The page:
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Cult Anthrax: Stored slime reveals why release went undetected

A sample of mysterious ooze has shed new light on the use of biological weapons in 1993 by the Japanese cult Aum Shinrikyo.

The cult achieved worldwide notoriety in March 1995 for releasing sarin, a deadly nerve gas, in the Tokyo subway system. It killed 12 people and sickened some 5,000 more. Evidence now shows that 2 years before that, the cult released anthrax in Tokyo, says Paul Keim of the Northern Arizona University in Flagstaff. At the time, however, nobody noticed anything more serious than an annoying smell.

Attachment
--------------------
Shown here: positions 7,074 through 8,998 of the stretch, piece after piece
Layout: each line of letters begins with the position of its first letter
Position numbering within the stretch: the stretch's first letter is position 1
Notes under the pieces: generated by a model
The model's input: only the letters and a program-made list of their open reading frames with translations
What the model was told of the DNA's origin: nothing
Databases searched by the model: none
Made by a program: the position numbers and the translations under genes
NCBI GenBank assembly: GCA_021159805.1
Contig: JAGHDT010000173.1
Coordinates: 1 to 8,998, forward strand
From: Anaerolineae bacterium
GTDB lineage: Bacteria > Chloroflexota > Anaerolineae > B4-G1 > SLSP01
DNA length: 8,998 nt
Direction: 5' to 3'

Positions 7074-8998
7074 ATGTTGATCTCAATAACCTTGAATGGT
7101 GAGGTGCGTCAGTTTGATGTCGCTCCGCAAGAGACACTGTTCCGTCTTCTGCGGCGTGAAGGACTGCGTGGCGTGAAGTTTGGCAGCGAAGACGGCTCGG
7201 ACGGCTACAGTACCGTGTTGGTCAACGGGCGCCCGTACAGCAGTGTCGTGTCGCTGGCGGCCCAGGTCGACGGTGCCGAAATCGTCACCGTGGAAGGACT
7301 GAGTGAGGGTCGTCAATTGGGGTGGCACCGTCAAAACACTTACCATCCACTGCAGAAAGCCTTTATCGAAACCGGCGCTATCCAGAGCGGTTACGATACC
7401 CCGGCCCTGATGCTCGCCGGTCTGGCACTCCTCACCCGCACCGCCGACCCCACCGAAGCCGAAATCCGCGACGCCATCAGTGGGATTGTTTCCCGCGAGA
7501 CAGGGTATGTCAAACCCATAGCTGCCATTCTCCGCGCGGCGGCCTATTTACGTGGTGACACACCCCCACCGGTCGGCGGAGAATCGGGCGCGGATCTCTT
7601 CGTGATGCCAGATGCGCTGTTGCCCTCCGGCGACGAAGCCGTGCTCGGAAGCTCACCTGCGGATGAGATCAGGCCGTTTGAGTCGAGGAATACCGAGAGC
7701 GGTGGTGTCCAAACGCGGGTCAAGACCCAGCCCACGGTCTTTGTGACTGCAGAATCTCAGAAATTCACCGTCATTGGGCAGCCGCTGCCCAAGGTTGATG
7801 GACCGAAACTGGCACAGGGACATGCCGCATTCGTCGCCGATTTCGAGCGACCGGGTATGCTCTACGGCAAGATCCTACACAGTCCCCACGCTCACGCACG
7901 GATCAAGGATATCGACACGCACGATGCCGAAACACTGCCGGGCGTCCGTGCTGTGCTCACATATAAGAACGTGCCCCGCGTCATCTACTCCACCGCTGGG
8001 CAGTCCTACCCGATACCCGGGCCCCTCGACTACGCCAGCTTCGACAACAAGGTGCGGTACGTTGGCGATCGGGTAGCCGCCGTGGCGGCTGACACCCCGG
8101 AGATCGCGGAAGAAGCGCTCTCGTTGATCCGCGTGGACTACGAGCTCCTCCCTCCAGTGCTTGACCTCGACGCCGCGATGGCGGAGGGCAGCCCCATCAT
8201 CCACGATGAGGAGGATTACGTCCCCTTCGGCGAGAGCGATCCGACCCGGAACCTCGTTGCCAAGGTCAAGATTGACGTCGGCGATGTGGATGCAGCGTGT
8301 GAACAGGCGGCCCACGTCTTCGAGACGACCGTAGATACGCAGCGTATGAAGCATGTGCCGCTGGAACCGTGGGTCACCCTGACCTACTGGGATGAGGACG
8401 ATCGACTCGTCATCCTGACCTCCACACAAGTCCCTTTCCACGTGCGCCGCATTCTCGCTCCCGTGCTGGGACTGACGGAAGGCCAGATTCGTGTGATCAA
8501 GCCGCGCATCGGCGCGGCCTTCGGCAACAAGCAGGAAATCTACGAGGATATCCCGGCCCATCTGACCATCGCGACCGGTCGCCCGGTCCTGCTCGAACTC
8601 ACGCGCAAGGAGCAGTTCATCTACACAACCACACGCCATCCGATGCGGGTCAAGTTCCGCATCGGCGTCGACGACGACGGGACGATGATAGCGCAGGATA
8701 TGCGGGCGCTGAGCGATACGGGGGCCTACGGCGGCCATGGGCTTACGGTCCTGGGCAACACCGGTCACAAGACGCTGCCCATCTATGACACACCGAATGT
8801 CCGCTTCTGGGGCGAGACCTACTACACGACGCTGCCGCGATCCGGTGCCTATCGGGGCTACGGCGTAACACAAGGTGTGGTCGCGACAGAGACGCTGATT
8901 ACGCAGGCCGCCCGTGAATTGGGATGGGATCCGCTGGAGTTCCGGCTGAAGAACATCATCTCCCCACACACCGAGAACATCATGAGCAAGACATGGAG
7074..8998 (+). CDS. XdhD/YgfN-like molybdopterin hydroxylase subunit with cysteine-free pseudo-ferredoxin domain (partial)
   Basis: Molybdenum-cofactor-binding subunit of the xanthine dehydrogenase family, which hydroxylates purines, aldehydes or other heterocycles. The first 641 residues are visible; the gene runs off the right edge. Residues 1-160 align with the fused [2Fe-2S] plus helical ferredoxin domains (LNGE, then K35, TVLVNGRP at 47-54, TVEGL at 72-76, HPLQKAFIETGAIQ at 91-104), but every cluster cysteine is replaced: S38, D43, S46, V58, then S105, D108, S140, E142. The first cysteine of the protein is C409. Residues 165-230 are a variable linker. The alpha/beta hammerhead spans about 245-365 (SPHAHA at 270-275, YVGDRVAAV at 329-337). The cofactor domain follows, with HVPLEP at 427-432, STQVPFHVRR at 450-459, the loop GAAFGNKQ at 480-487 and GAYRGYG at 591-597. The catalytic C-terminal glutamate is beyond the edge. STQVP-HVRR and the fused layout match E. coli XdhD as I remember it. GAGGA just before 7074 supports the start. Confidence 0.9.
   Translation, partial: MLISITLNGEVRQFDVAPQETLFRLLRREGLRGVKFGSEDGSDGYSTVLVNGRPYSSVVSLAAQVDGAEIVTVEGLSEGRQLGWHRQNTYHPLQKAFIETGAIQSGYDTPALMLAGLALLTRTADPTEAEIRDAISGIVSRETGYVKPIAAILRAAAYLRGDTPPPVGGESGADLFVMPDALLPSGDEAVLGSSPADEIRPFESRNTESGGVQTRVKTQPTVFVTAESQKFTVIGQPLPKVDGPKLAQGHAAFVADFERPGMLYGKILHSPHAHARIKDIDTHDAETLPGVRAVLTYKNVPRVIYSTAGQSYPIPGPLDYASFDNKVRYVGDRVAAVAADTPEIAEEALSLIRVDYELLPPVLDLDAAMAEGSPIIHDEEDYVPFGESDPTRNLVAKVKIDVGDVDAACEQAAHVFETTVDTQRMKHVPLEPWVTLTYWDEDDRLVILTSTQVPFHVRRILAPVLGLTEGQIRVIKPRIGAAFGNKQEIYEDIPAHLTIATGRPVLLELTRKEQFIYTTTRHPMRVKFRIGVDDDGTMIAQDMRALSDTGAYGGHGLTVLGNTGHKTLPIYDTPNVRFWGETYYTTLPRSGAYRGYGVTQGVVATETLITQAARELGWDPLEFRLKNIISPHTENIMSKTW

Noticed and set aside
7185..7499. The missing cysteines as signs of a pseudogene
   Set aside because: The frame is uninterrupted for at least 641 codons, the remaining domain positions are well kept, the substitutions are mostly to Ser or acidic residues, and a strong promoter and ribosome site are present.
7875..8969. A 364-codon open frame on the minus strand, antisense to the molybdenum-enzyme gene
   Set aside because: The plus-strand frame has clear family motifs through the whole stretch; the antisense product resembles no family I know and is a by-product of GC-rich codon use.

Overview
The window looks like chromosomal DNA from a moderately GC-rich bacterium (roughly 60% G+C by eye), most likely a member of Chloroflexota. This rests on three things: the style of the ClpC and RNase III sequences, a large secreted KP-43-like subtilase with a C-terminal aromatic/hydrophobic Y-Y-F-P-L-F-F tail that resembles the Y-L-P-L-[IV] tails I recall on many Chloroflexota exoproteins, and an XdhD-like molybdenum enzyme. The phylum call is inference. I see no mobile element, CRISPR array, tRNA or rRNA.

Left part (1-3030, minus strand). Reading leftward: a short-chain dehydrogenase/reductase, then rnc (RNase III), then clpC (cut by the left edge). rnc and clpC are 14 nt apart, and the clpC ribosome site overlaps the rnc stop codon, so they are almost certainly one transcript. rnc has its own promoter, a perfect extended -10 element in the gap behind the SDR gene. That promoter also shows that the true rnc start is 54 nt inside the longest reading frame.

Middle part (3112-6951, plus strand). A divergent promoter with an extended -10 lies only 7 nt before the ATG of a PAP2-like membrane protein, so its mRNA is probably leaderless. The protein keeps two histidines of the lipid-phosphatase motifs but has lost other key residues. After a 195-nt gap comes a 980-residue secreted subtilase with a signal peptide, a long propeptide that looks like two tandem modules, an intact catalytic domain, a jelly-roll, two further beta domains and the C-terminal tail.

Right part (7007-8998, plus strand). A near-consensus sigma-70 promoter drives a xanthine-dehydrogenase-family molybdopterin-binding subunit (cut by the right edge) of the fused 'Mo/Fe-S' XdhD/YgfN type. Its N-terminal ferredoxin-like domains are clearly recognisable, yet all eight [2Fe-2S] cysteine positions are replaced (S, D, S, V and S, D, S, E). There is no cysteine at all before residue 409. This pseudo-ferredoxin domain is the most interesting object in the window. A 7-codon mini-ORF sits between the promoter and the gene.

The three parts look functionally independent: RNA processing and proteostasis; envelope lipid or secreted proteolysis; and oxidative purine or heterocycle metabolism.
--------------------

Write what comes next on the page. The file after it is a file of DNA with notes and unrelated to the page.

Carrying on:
This week in Denver at the annual meeting of the American Association for the Advancement of Science, Keim and his colleagues expanded on the drama behind their previously published technical account of how the anthrax release proved to be a life-sparing dud.

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